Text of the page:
How to prevent late payments

While the local government is taking steps to solve late payments, and therefore improve cash flow, there are certain steps you can take to solve the problem. 

  • Provide different payment methods

Your customers are busy which is the main reason why they don’t always have the time to settle their invoices promptly. However, another possible reason they don’t pay you on time is they don’t see your payment options as flexible. Perhaps you’re only accepting cash or bank deposit/transfer, which they might not find convenient. 

It's important to offer different payment methods to ensure your customers can pay however suits them. Some of the methods you could provide are Cash on Delivery (C.O.D), mobile and online payments, or payments through all major credit cards and debit cards.

  • Start accepting card and direct debit payments

Card payments are one of the most convenient payment methods for most B2B customers. As a matter of fact, these customers are more likely to do business with a supplier that allows them to use cards for transactions.

Direct debit payment is another option busy customers prefer. This method lets you charge your customers automatically so you never have to chase late payments again. It’s a bit complicated and time-consuming to set up so consider using an online payment platform to process direct debit payments for you.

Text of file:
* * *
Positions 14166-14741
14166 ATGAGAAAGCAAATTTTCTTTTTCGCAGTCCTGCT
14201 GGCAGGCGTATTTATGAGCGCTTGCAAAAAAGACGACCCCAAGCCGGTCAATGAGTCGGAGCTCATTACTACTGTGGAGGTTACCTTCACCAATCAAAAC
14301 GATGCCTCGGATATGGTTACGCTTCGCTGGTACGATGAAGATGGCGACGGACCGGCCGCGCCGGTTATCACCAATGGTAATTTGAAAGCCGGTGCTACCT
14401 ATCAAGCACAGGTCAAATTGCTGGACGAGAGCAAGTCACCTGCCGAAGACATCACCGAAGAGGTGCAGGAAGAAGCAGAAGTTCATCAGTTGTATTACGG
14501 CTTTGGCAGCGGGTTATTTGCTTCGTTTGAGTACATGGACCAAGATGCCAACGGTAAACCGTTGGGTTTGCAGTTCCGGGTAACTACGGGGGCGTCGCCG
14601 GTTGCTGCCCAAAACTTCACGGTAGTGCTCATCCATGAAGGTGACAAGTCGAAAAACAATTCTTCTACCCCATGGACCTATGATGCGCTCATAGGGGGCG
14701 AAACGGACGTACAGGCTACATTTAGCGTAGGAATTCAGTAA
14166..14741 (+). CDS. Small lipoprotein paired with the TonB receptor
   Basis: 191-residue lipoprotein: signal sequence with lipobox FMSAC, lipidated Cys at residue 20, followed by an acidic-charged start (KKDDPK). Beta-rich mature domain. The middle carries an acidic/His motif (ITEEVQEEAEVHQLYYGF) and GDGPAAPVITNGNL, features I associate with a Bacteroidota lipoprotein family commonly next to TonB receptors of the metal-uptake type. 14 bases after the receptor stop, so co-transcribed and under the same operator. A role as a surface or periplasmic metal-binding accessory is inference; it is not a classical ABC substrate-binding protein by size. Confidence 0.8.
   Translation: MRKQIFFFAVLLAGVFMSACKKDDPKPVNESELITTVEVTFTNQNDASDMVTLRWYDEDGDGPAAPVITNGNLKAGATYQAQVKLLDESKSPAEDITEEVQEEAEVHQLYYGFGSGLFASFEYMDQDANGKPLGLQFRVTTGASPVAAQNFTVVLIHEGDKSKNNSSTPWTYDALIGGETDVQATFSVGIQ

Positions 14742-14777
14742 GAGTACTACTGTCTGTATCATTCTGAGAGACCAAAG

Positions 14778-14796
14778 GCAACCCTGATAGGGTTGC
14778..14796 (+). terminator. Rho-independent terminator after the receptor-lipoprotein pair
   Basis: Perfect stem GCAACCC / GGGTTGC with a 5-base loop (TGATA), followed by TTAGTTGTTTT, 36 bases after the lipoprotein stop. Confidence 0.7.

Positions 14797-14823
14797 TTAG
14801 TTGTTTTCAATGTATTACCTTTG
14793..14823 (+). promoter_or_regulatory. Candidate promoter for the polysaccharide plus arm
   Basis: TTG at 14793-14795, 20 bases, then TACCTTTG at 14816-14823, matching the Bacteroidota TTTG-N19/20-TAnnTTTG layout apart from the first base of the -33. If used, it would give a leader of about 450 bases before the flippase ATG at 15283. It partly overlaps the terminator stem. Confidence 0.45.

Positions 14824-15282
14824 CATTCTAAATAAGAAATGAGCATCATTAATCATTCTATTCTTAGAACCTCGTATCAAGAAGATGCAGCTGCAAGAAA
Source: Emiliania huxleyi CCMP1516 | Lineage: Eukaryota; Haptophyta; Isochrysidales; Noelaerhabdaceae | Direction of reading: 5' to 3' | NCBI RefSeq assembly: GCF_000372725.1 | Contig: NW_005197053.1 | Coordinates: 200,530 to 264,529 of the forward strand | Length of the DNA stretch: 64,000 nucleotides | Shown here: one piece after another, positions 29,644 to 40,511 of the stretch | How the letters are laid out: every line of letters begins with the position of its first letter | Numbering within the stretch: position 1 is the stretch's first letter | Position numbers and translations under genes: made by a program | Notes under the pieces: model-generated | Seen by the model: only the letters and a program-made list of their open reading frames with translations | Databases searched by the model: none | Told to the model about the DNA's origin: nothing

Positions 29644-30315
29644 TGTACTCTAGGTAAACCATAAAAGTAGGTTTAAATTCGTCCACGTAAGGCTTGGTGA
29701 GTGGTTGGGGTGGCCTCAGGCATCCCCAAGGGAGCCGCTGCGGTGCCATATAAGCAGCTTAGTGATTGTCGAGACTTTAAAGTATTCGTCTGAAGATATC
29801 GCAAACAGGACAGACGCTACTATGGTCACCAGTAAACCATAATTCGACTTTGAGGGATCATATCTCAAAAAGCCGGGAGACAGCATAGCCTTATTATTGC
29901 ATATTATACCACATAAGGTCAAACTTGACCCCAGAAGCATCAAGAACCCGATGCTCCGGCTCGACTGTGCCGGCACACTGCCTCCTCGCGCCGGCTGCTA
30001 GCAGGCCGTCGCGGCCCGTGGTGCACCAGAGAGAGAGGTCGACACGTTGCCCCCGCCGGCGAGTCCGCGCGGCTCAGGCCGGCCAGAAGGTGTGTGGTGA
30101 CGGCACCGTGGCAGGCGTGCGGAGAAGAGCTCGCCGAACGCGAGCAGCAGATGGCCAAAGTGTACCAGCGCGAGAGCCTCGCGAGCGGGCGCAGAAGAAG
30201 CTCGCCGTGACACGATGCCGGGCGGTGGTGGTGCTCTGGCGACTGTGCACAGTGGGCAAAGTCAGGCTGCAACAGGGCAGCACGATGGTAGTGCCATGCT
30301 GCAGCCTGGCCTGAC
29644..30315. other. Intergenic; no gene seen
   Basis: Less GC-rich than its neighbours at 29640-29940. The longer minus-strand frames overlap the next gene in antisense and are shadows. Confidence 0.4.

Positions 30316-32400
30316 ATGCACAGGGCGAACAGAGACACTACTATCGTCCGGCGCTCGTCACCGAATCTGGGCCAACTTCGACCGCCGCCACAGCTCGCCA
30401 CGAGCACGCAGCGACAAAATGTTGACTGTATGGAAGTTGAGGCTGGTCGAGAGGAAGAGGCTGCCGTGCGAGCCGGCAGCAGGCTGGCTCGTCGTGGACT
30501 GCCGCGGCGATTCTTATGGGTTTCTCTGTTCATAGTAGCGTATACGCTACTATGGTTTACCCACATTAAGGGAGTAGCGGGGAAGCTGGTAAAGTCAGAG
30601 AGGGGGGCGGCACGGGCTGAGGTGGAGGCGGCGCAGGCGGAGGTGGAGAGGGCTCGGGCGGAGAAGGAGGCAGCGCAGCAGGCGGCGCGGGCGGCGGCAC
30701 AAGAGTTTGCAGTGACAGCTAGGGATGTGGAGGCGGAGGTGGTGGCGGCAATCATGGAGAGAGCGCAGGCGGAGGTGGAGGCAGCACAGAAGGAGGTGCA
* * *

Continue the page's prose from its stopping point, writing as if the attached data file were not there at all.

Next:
• Manage your invoices

As much as possible, automate. Most of the time, people are happy to pay on time, but delays in payments happen because your customers haven’t received their invoices yet, or you've missed their scheduled payment days. And generally, the sooner you send your invoice, the sooner you’ll get paid. More than that, when you automate, admin and human errors will reduce dramatically. 

The key to automating invoices is through tech, such as accounting platforms like Xero, or order management systems like Ordermentum. In this way you can automatically generate invoices and send them to your customers. Other online tools can even notify you who hasn’t paid so you can chase them immediately instead of just waiting for them to place their payments.

So there you have it: several ways to increase your cash flow, and get rid of the number one reason for poor cash flow: late payments. Get rid of payment delays by automating your invoice process and providing multiple payment methods - including card and direct debit payments - to your customers. This way, not only will you improve your cash flow, you'll also secure the future of your business.